Kristen Morgan realizes her impact as a role model for youth, after seven years. Four years into her reign, a girl who was six in 2010 told Morgan at a Releve recital about sharing a moment with her on stage afterward in ’10. “She said, ‘Hey you were Miss Hendersonville. I have this picture with you. You even signed it.’ That shows how much of an impression you can leave on someone.”

In turn, she said, “I felt very honored and touched that she was super excited to visit.”


Kristen Morgan performs a lyrical dance, as she wins the talent segment in 2010. Photo by Pete Zamplas.

She mostly teaches Releve’s preschoolers ages 2-5, and helps instruct level one competitive youths ages 5-10. “We teach love of dance first” for youngest students, she said. “They’re excited about class. It starts with the environment. They know they’re loved. They start loving themselves more. They become confident. That radiates on stage, and in life.”

Releve owner Jamie Osteen describes Morgan as an energetic encourager. “You have to nurture the kids, to come with you. She does. Often kids are scared” away from parents. “As a coach, she encourages them to go outside their comfort zones; to feel good about yourself, be free, and release energy.”

Morgan said she gives “constructive criticism, but praise as well for an uplifting environment. At events, I want them to be excited to go on stage, and to give 100 percent. It boils down to the dedication and work ethic we teach them in the classroom. They’ll leave that on stage.”

Morgan offers extra cultural mentoring, being a decade elder than teen scholarship pageant contestants. The biggest cultural difference from 2010 to now, she noted, is the meteoric rise in teens’ use of cell “smart” phones to scan the Internet, chat and for messaging. She observed once Releve breaks begin, many students pick up their phones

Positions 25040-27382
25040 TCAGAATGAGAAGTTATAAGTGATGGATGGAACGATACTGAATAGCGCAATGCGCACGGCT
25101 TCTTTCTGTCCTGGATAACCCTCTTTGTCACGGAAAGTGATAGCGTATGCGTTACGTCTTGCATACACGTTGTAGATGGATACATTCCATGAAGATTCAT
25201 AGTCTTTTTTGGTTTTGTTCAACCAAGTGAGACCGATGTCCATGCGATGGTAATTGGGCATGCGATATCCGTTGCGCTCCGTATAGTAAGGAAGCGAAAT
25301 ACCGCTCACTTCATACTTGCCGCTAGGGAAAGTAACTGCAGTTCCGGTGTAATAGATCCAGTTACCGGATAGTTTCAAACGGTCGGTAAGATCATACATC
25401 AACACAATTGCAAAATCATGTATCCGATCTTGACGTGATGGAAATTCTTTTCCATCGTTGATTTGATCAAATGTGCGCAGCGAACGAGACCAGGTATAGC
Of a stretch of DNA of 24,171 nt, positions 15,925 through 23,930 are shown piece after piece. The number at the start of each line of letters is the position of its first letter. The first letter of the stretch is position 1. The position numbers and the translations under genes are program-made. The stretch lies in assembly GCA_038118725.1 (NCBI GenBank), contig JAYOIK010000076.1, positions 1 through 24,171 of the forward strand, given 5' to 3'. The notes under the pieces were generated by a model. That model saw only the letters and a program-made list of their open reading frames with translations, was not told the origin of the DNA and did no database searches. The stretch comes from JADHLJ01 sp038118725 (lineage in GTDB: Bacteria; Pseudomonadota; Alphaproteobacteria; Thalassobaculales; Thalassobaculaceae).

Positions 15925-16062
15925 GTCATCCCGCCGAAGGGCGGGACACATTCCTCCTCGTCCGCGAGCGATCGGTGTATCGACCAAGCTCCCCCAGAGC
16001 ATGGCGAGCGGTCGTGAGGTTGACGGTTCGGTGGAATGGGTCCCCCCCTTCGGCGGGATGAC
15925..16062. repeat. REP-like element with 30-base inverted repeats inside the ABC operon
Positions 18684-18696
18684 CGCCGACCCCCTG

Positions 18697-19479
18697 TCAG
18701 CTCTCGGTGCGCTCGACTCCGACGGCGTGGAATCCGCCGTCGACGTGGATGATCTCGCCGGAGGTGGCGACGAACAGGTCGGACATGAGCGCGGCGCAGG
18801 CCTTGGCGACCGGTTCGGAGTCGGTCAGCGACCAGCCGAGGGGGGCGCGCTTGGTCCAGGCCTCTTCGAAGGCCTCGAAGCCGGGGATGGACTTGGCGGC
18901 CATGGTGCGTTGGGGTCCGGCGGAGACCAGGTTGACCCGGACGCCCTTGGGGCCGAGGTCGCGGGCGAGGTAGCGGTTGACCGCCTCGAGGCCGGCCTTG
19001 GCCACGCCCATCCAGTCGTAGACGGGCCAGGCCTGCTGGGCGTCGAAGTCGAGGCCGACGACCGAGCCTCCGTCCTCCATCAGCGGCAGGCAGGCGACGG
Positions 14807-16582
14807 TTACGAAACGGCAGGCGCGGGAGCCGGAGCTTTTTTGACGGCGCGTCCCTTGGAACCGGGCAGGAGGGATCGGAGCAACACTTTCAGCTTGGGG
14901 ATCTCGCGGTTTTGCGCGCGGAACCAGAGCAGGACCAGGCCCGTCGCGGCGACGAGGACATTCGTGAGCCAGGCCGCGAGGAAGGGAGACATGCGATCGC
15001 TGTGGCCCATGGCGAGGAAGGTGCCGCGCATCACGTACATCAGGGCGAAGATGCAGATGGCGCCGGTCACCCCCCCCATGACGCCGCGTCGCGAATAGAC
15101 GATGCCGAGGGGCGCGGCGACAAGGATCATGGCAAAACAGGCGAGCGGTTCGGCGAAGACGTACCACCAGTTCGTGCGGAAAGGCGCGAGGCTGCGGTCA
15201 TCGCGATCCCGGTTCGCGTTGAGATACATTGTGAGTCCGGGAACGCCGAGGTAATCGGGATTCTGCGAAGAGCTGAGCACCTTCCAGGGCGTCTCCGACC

She echoes pageant organizers’ caution for contestants and pageant winners to restrain content of their Facebook and other public social media postings. Pageant judges like prospective employers can check such postings to help gauge maturity level, core values and personality.



Kristen Morgan is shown days before concluding her seven-year reign. Photo by Pete Zamplas.

Morgan chuckles how she sparingly used social media. Now a trivia answer, My Space was the main outlet in her days at East and East Carolina. She liked how it was useful for attaching music clips of favorite bands.

“Now there’s Facebook, Snapchat and Twitter.” Facebook began at Harvard in 2004, and two years later let people age 13 and older be registered users. Further, her cell phone was no “smart” phone and was mainly for calling her parents to get her from sporting practices.

She quipped she’ll rib the next Miss Hendersonville, for having “big shoes to fill. Since I’ve held this title for seven years.” She looks forward to crowning her successor, to see that young lady’s glowing smile, and to start the next “reign of love, hope and change.”